174

I am in need of a way to get the binary representation of a string in python. e.g.

st = "hello world"
toBinary(st)

Is there a module of some neat way of doing this?

5
  • 12
    What do you expect the output to be, specifically?
    – NPE
    Commented Sep 15, 2013 at 18:20
  • By "binary", do you mean 0101010 type or the ordinal number of each character in (e.g. hex)?
    – cdarke
    Commented Sep 15, 2013 at 18:23
  • Assuming that you actually mean binary (zeros and ones), do you want a binary representation of each character (8 bits per character) one after another? e.g. h is ascii value 104 would be 01101000 in binary Commented Sep 15, 2013 at 18:30
  • This question has been answered many times on stackoverflow: stackoverflow.com/questions/11599226/… stackoverflow.com/questions/8553310/…
    – 0xcaff
    Commented Sep 15, 2013 at 18:32
  • possible duplicate of Convert Binary to ASCII and vice versa (Python)
    – jfs
    Commented Mar 12, 2014 at 10:59

10 Answers 10

166

Something like this?

>>> st = "hello world"
>>> ' '.join(format(ord(x), 'b') for x in st)
'1101000 1100101 1101100 1101100 1101111 100000 1110111 1101111 1110010 1101100 1100100'

#using `bytearray`
>>> ' '.join(format(x, 'b') for x in bytearray(st, 'utf-8'))
'1101000 1100101 1101100 1101100 1101111 100000 1110111 1101111 1110010 1101100 1100100'
7
  • 28
    Or if you want each binary number to be 1 byte: ' '.join(format(ord(i),'b').zfill(8) for i in st) Commented Sep 15, 2013 at 18:39
  • 11
    For full bytes you can also use ' '.join('{0:08b}'.format(ord(x), 'b') for x in st), which is about 35% faster than the zfill(8) solution (at least on my machine).
    – max
    Commented Jun 11, 2015 at 11:12
  • 1
    What about converting more-than-one-byte chars, like β, e.g., which seems to me represented by 11001110 10110010 internally? Commented Mar 25, 2017 at 20:18
  • 2
    I know this was posted long time ago, but what about non-ASCII characters?
    – Mia
    Commented Apr 10, 2017 at 15:09
  • 2
    Is there a way to reconstruct the original string from the bytearray one: 1101000 1100101 1101100 '?
    – E. Erfan
    Commented Nov 21, 2020 at 0:03
125

If by binary you mean bytes type, you can just use encode method of the string object that encodes your string as a bytes object using the passed encoding type. You just need to make sure you pass a proper encoding to encode function.

In [9]: "hello world".encode('ascii')                                                                                                                                                                       
Out[9]: b'hello world'

In [10]: byte_obj = "hello world".encode('ascii')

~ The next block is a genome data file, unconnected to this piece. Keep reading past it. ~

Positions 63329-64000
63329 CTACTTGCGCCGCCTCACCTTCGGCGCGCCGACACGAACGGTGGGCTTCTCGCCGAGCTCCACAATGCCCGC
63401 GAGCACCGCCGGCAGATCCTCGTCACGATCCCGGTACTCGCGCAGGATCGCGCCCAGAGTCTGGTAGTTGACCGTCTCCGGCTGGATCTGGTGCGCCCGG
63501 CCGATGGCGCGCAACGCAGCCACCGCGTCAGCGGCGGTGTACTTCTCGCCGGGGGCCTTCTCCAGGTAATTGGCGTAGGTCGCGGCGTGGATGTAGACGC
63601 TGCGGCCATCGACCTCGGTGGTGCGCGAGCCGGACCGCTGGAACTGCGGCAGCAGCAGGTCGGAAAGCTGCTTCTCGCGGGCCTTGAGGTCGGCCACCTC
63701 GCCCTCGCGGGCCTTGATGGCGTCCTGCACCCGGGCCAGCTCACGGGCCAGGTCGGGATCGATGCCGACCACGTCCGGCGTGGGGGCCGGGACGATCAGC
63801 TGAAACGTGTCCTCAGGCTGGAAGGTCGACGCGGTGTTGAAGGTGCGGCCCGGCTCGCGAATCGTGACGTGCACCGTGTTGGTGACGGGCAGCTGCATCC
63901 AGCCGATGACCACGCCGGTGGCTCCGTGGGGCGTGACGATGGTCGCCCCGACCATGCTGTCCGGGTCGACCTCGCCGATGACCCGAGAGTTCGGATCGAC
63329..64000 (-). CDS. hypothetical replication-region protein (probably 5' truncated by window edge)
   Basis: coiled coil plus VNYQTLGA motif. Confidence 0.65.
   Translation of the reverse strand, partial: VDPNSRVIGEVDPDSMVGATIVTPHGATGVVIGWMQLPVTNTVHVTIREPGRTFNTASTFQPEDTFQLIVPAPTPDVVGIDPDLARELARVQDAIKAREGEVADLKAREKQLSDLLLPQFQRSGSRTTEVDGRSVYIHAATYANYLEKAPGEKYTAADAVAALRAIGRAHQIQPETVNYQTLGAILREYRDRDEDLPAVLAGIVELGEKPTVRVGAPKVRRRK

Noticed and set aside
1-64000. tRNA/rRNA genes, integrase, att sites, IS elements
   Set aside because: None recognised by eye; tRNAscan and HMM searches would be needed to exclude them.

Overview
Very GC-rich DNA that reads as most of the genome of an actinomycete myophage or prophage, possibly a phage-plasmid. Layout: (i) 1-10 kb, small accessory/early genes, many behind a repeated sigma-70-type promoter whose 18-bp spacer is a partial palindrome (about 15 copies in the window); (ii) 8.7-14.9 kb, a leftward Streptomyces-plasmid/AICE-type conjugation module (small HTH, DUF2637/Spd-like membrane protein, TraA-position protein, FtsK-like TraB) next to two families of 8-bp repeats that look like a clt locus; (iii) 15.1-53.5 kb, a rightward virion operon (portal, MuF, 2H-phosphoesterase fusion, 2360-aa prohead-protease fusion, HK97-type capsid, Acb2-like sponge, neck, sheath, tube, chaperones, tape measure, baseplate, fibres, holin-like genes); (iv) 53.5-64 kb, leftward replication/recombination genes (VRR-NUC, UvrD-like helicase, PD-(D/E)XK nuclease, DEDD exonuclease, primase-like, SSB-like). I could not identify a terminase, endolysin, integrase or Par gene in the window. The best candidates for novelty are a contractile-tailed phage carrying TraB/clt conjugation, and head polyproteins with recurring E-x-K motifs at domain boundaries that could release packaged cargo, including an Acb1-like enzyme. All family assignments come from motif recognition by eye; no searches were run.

In [11]: byte_obj                                                                                                                                                                                           
Out[11]: b'hello world'

In [12]: byte_obj[0]                                                                                                                                                                                        
Out[12]: 104

Otherwise, if you want them in form of zeros and ones --binary representation-- as a more pythonic way you can first convert your string to byte array then use bin function within map :

>>> st = "hello world"
>>> map(bin,bytearray(st))
['0b1101000', '0b1100101', '0b1101100', '0b1101100', '0b1101111', '0b100000', '0b1110111', '0b1101111', '0b1110010', '0b1101100', '0b1100100']
 

Or you can join it:

>>> ' '.join(map(bin,bytearray(st)))
'0b1101000 0b1100101 0b1101100 0b1101100 0b1101111 0b100000 0b1110111 0b1101111 0b1110010 0b1101100 0b1100100'

Note that in python3 you need to specify an encoding for bytearray function :

>>> ' '.join(map(bin,bytearray(st,'utf8')))
'0b1101000 0b1100101 0b1101100 0b1101100 0b1101111 0b100000 0b1110111 0b1101111 0b1110010 0b1101100 0b1100100'

You can also use binascii module in python 2:

>>> import binascii
>>> bin(int(binascii.hexlify(st),16))
'0b110100001100101011011000110110001101111001000000111011101101111011100100110110001100100'

hexlify return the hexadecimal representation of the binary data then you can convert to int by specifying 16 as its base then convert it to binary with bin.

4
  • 7
    Not only this is more pythonic, but this is "more" correct for multi-byte non-ASCII strings. Commented Mar 25, 2017 at 20:23
  • 2
    Just to note that (at least for the current version 3.7.4): (1) bytearray expects an encoding (not just a string) and (2) map(bin, ...) will return the map object. For the first point, I use for instance bob.encoding('ascii')` as suggested by @Tao. For the second, point, using the join method, as in the other examples of @Kasramvd will display the desired result.
    – Antoine
    Commented Sep 16, 2019 at 12:56
  • 1
    the "hello world".encode('ascii') is perfect
    – F.Tamy
    Commented Jan 25, 2021 at 8:18
  • This is odd. In python3, I can do >>> bin(bytearray("g", 'utf8')[0]) # '0b1100111'. But, I cannot do >>> bin("g".encode("utf8"))